How to Incorporate Robotics Into Your Spine Surgery Practice: Q&A With Dr. Richard Francis of Spine Associates

Written by Laura Dyrda | January 02, 2013 | Print  |
Dr. Richard Francis on robotic spine surgeryRobotic technology is becoming more common in medicine and Mazor Robotics has introduced the technology to spine surgery in the United States.
"I use Mazor's robot and essentially it is a tool that assists with the instrumentation of the spine," says Richard Francis, MD, founder of Spine Associates in Houston. "What this means is whenever we have to instrument the spine with special screws and rods, we have to first guide the screws and rods into the spine safely around the nerve. In the past, we did several X-rays in different planes to navigate screws into the right position. Mazor robotics eliminates that and the robot will find the right pathway for the screws."

The technology can be used for open, minimally invasive and percutaneous procedures. Here, Dr. Francis discusses the benefits of this technology and where it's headed in the future.

Q: What are the primary benefits surgeons achieve with the robotic technology?


Dr. Richard Francis: The primary benefit is really safety. It increases procedural safety and improves surgical time. At first it takes a little longer as you become accustomed to the technology; there's a learning curve you have to endure, but then it becomes faster and surgeries that are faster have less blood loss and complications.

The robot can also be used on more complex procedures, like scoliosis, osteotomy of the spine or revision procedures. The length of these procedures is pretty long and the robot shortens that time and reduces the risk of complications.

Q: There is a lot of focus on comparative effectiveness research today when bringing new technologies into practice. Does robotic technology have good outcomes and results to justify purchasing the equipment and learning the technique?


RF: The technology is relatively new and to publish data and results you really need a body of data collected from a body of work. The larger number of patients we have makes the research stronger. A lot of published material will become available as we do more of these surgeries. In my practice, we have a 100 percent safety with robots.

As we perform the procedure on more patients and collect data from more surgeries, we will be able to analyze the data and other people around the country will decide to use it. The fact that there is not much published data at this time is only a product of the recentness of this advanced technology; there will be more published data on it in the future.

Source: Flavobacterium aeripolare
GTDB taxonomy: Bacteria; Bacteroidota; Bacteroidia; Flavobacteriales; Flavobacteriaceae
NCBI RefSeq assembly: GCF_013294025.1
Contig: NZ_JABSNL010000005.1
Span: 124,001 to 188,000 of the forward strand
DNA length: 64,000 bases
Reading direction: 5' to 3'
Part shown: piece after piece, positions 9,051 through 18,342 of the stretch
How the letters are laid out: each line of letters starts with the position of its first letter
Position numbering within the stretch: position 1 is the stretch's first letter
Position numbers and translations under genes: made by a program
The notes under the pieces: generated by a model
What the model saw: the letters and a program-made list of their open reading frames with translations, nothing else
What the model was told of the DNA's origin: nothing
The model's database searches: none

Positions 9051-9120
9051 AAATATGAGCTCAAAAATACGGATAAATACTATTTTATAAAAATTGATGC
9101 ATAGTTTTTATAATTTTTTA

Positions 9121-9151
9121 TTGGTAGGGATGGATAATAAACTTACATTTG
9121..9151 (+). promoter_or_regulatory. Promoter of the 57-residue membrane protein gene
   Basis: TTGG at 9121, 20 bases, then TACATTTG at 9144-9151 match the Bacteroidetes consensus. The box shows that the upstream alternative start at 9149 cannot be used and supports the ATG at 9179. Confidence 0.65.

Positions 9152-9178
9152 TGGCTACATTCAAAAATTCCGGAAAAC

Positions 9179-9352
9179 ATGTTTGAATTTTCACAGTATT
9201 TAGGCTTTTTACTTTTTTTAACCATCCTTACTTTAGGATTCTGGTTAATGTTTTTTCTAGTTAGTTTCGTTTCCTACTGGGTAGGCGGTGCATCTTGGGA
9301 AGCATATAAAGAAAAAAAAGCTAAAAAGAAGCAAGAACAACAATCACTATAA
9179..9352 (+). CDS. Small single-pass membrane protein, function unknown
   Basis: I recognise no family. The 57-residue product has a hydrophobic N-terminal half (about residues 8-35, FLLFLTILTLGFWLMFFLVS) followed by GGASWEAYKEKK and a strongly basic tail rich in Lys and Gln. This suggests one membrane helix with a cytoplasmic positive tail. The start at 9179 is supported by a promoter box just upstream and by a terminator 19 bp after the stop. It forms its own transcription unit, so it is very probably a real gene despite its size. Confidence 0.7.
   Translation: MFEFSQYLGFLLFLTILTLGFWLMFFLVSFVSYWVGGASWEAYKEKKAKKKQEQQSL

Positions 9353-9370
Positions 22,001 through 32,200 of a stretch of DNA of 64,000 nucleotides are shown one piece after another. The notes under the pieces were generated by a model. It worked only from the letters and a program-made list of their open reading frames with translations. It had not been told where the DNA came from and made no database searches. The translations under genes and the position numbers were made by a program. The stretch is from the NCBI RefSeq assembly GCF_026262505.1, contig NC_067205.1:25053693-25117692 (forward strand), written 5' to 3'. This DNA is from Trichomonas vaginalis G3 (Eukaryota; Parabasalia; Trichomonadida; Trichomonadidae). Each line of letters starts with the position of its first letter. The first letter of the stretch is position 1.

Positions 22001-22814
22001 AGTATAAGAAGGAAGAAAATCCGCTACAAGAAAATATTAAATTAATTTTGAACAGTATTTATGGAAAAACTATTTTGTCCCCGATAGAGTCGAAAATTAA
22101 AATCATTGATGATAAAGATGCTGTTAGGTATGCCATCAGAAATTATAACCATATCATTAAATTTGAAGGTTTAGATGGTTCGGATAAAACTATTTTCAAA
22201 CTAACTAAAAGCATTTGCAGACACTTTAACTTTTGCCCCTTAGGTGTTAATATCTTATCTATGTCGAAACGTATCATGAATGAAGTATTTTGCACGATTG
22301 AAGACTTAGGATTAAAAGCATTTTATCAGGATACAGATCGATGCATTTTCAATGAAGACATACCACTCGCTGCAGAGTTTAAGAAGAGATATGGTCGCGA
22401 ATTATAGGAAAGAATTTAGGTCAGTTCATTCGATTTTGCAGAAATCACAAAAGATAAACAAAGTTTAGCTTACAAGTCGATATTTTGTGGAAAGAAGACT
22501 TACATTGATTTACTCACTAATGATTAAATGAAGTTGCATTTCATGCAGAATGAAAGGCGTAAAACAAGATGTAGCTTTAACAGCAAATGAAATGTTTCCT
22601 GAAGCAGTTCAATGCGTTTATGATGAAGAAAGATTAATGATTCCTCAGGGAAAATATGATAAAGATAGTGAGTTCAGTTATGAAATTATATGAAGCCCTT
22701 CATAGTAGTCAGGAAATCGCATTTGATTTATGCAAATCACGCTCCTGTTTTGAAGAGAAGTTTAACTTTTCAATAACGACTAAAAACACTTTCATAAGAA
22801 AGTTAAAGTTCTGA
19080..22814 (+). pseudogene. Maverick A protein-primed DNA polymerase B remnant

Q: Surgeons must train on this technology before incorporating it into their practice. Is this additional training a barrier to surgeons using the technology?


RF: I don't think it's an insurmountable barrier. More and more surgeons are taking the time to learn it. At my hospital, surgeons observe with me and go on to training programs and incorporate that into their own practices and hospitals. It's not difficult because it's an extension of what we have always done, but it involves computer aided technology that requires a little bit of adaptation and learning curve.

Q: What impact does this technology make on performing spinal procedures?


RF: The impact is primarily safety. You want to perform the procedure safely without neurologic complication or deficit. Anything that allows you to navigate the spinal cord safely is better. It comes to the heart of the procedure because no matter how well we do, if you don't have a safe outcome, it's all for nothing.

Q: Purchasing the equipment is a big capital investment for any institution. How feasible is it for spine surgeons to partner with hospitals willing to purchase the technology?


RF:
If there is ever a barrier to entering the field of robotic spine surgery, it will be the cost of the equipment, not technical difficulty. It means surgeons have to make the case to their local hospitals about the benefits of the robot so the hospital can acquire this technology. It's a huge investment and hospitals need to manage their business in a prudent manner. Surgeons have to demonstrate the value it will bring to the hospital.

Once you are able to make a convincing case, you won't have difficulty partnering with the hospital for these procedures. It's easy to make a compelling case once people realize it makes surgery safer. The surgeon really has to be the advocate for this technology but it is not difficult to advocate.

Q: Where is the technology headed in the future?


RF:
The way that robotic surgery is done now, in the sense that we describe it, the robot shows us where to place the implants. I believe in years to come, we will have the capability of the robot to place the implant itself. Whether that's something we want to do or not is another topic of discussion, but the capability is on the horizon. That's the area we are going to develop most in the near future.

I also think that even though the robot we use now is quite small, as technology improves it will become even smaller and easier to handle. There are several opportunities for progression even though it is quite good out of the box.

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